Home > Property & Casualty > One dead after Phase 1 drug trial in France

One dead after Phase 1 drug trial in France

er_testtubeA phase 1 drug trial is under scrutiny after one person has died and 5 others are in critical condition following ingestion of the drug. The private laboratory in France, Biotrial, has been testing a pain and mood disorder medication for Bial a Portuguese pharmaceutical company. The drug was a FAAH inhibitor and was supposed to act on the body’s pain, enocannabinoid, system. It had been tested on chimpanzees and just moved to the human phase earlier this month.

A multitude of media outlets have been reporting on the incident and additional details are becoming available to the public.  There are now reports of French prosecutors launching a manslaughter investigation into the unusual case, which shined a spotlight on the practice of testing drugs on paid, healthy human volunteers.

Bial is cooperating with an investigation into the drug procedures due to the unforeseen outcome for the 6 patients who have suffered.  French health authorities have said three of the hospitalized volunteers face possible brain damage.

Drug trials have four phases, phase one focuses on safety, phases two and three include trials to evaluate the drug’s effectiveness, and stage four works off the market data when the product is used. Various trials are held throughout the year on different types of drugs and it is very rare for these outcomes to come across. The testing is critical in getting new products to the market for life science companies.

These unfortunate events serve as a reminder of the low frequency but high severity nature of human clinical trial testing.  France’s public body ONIAM, which is responsible for compensating the victims of medical accidents, said it had in its files only around 10 cases of accidents during drugs trials over the past 15 years, and “with consequences infinitely less serious” than the case in Rennes.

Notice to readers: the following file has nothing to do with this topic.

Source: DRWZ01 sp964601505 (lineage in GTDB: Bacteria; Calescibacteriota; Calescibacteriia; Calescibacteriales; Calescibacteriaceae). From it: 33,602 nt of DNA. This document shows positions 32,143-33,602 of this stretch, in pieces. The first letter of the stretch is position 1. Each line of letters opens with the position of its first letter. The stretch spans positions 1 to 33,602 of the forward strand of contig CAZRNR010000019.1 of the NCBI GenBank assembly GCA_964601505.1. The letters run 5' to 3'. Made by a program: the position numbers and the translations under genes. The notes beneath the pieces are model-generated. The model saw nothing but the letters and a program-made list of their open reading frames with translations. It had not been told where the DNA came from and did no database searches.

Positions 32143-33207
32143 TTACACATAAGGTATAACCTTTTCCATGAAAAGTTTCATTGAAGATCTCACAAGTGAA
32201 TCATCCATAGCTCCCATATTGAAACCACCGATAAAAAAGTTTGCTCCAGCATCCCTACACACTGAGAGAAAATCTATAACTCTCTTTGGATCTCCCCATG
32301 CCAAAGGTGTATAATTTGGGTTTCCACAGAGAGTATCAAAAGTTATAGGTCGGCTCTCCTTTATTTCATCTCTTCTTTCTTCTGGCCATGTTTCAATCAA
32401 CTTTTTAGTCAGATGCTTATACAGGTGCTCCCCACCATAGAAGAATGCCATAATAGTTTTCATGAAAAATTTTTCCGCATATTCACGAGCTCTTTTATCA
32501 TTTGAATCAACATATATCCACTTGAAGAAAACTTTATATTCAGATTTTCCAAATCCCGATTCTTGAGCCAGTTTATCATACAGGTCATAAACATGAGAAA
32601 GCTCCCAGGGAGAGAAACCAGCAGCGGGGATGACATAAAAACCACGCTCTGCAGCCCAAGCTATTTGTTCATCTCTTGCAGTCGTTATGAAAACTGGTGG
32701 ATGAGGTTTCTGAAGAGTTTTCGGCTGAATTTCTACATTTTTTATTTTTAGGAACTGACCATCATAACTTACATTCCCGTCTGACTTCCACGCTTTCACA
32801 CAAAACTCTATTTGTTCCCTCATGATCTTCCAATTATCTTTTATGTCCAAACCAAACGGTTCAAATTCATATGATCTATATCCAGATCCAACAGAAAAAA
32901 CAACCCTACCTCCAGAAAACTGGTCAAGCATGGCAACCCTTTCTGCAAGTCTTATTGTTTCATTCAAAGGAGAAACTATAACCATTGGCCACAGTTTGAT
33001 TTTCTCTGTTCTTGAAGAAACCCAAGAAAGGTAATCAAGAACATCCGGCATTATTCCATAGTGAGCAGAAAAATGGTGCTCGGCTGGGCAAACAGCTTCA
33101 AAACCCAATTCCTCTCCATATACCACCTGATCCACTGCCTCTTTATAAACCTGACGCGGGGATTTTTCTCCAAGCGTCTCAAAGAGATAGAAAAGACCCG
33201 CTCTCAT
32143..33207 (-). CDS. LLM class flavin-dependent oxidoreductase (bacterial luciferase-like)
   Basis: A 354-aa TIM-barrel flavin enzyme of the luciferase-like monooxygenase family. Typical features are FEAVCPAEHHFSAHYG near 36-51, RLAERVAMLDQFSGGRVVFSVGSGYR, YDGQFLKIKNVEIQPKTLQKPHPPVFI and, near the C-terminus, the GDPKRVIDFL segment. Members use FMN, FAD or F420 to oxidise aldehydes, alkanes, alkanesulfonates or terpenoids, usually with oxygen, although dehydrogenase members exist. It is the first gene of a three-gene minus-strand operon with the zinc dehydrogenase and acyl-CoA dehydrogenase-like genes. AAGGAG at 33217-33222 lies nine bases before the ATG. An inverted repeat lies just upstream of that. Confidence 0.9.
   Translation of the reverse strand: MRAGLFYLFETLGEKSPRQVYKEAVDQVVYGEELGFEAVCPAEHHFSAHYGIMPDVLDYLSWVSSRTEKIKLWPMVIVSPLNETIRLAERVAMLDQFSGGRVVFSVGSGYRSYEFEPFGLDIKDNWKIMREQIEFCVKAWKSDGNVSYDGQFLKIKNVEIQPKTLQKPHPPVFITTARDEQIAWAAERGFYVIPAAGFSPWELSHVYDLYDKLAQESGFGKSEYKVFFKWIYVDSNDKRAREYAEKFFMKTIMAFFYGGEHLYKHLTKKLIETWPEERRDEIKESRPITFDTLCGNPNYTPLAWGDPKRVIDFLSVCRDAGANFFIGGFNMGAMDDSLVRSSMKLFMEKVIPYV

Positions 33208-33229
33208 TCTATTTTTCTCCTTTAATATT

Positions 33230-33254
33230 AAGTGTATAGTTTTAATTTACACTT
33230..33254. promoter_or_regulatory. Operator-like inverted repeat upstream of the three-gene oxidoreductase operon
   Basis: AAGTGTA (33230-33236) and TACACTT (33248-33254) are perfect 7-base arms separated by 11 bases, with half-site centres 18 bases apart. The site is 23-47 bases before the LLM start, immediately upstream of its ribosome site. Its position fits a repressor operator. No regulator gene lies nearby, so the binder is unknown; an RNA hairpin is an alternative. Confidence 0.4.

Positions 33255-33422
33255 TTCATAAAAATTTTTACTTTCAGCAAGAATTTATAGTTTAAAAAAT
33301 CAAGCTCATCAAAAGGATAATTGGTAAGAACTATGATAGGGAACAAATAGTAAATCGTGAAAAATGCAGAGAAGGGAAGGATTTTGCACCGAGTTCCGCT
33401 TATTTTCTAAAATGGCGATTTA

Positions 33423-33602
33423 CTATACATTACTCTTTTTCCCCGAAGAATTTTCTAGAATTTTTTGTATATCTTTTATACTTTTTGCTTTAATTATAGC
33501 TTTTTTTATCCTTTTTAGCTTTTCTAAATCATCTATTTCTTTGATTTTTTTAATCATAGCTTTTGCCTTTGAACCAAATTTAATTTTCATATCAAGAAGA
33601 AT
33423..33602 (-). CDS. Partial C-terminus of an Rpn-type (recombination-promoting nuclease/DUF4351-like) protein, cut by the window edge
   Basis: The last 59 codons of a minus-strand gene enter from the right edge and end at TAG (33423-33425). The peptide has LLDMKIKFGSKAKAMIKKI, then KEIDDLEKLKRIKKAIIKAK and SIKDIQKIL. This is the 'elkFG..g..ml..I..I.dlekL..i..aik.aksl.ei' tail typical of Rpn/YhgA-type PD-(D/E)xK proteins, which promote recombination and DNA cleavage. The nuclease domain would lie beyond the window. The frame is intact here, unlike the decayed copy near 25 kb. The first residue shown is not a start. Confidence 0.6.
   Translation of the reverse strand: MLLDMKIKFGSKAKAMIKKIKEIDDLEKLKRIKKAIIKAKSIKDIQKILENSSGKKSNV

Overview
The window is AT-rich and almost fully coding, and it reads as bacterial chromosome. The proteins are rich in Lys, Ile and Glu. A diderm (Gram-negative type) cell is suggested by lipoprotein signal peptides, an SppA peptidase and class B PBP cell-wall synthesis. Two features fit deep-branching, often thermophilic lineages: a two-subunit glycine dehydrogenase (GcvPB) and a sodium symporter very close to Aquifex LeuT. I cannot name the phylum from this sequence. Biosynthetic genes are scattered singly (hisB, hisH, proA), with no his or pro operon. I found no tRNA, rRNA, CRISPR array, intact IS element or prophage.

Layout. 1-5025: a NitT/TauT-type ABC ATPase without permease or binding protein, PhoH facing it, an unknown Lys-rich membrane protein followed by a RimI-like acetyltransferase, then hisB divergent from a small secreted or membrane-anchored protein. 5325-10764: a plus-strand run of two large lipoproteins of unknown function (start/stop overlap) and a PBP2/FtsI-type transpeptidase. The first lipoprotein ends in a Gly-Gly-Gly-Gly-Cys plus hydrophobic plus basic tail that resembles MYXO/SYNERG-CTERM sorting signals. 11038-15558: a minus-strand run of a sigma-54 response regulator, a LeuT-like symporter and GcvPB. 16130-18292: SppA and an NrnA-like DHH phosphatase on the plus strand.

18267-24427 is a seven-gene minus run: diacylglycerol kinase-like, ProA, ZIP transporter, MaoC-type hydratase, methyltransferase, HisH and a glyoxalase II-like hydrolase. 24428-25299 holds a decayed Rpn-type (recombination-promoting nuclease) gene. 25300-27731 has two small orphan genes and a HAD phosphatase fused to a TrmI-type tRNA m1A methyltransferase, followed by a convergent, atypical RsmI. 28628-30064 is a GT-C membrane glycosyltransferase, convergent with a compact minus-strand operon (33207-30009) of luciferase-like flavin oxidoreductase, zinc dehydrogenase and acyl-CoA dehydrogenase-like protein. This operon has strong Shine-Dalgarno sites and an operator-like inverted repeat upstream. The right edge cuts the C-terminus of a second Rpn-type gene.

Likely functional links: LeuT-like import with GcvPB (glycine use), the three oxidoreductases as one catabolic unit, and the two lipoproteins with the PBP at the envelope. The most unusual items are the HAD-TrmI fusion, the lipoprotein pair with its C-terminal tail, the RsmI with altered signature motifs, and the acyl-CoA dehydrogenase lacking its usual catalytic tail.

Life science companies have complex risk needs when it comes to clinical trials. Following the outcome to this trial, it will be interesting to see if there are changes made to the requirements facing Phase 1 trials in France. After the Parexel/Tegenero case in 2006, the UK instituted stricter regulations for Phase 1 trials, which might prompt France to follow suit.  Because the sponsor for the drug company is in Portugal, Bial might not have the excess/DIC coverage needed to face this claim.

There are various stages that need to be accounted for and it is essential that the right risk needs be assessed and in place before these trials begin. When something such happen like the outcome Bial is seeing, it is critical for the company to have a plan in place to assure they are protected. Gallagher is experienced in this process and can help ensure risk mitigation for your life science needs.


About the Author

Ceiry A. Fox_jpgCeiry A. Fox is an Area Vice President at Gallagher WGA and a member of the Property and Casualty Group. Ceiry’s main focus is working with high profile Risk Management clients in the life sciences and technology sector.

617.646.0286 | Ceiry_Fox@ajg.com | Connect with Ceiry on LinkedIn

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